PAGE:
A Spring Break to Remember in Nicaragua
A group of UNC Charlotte students took part in a spring break to write home about this year, but not for the reasons you might expect. The group, hailing from pre-health, pre-business, international studies and English as a second language programs, joined collegians from across the country volunteering through Global Brigades.
The group, hailing from pre-health, pre-business, international studies, English as a second language programs, joined collegians from across the country volunteering through Global Brigades. The organization empowers volunteers and under-resourced communities to resolve global health and economic disparities and collaboratively work towards an equal world.
Amanda Dexter, a clinical assistant professor in the Department of Kinesiology, served as faculty advisor.
“This was the first opportunity for many of the students to get hands-on fieldwork in the area of international medicine with patients in underserved communities,” she said. “For myself, and I hope for the group, the trip was a very uplifting experience in professional development and personal growth.”
Over a week spent in country, the group set up and staffed temporary clinics that provided locals with free medical treatment. Students worked with translators to record patient vitals, taught public health education and shadowed Nicaraguan doctors and dentists as they consulted with patients, among other activities. Students also helped install a portion of a large-scale water system.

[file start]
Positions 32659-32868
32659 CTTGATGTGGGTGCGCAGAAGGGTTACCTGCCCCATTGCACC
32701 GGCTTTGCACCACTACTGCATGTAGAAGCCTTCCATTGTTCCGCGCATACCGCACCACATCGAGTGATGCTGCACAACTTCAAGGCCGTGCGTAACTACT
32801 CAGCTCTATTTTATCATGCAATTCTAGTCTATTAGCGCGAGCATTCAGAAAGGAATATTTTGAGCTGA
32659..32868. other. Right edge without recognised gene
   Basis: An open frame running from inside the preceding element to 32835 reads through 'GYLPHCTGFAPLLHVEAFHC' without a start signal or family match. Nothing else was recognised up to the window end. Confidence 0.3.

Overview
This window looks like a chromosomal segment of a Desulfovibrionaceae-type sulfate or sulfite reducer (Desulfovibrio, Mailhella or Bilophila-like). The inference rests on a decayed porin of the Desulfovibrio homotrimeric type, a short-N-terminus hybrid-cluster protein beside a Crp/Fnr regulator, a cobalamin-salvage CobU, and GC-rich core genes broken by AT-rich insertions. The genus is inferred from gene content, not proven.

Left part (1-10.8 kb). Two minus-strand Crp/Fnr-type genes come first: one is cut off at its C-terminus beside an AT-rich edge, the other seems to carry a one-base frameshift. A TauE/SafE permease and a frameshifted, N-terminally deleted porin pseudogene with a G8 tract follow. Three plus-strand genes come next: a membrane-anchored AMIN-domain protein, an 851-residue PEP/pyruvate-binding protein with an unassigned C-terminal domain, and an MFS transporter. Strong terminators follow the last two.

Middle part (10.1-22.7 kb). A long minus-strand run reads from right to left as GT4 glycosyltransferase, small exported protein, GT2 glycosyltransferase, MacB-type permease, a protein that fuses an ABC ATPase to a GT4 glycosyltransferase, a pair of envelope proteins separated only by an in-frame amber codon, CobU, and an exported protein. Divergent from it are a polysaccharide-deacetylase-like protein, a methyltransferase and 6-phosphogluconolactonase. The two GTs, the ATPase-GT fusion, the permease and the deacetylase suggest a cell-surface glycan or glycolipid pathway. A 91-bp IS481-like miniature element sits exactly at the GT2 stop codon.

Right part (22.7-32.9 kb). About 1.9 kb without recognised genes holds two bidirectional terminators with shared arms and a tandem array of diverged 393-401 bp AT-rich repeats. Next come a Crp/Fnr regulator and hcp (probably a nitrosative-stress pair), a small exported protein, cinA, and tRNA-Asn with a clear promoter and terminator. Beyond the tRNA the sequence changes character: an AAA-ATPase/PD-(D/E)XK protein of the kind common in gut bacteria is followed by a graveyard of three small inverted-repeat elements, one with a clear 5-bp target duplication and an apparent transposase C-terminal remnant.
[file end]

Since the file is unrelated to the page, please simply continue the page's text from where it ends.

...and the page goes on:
Nicaragua is one of the most economically challenged countries in Central America; many Nicaraguans struggle to meet basic needs such as education, healthcare and clean water. These resources are often even scarcer in the rural communities.
“I remember one man in particular who had an infection on his left leg,” said student Rachel Jones, who helped organize and lead the trip. “He had surgery, but the infection came back. He walked miles to receive treatment from us, and I was impressed by his vigor but also saddened by this lack of immediate healthcare.”
Pre-health student Henry Weaver had long sought to apply his studies internationally.
“Near the end of our trip I was exhausted but extremely happy and proud of the work that we had done, he said. “This trip confirmed that I am choosing a career path that I will love.”
For Jones, the emotional impact of the experience has remained after returning home.
“I came back to my apartment after the trip and immediately sobbed. I didn’t think I deserved the clothes, devices, or utilities that come so easily here. I wanted to give it all to those people I encountered. This was probably the hardest lesson I learned—that you’re always going to want to do more but sometimes what you’ve done is enough for now.”
The trip was similarly significant for Dexter, the faculty advisor.
“It helped students grow into young professionals, but more importantly, I had the opportunity to watch very different, unique individuals come together as a team. I watched 30 students who may never have crossed paths unite and form a lasting bond.”
by: Wills Citty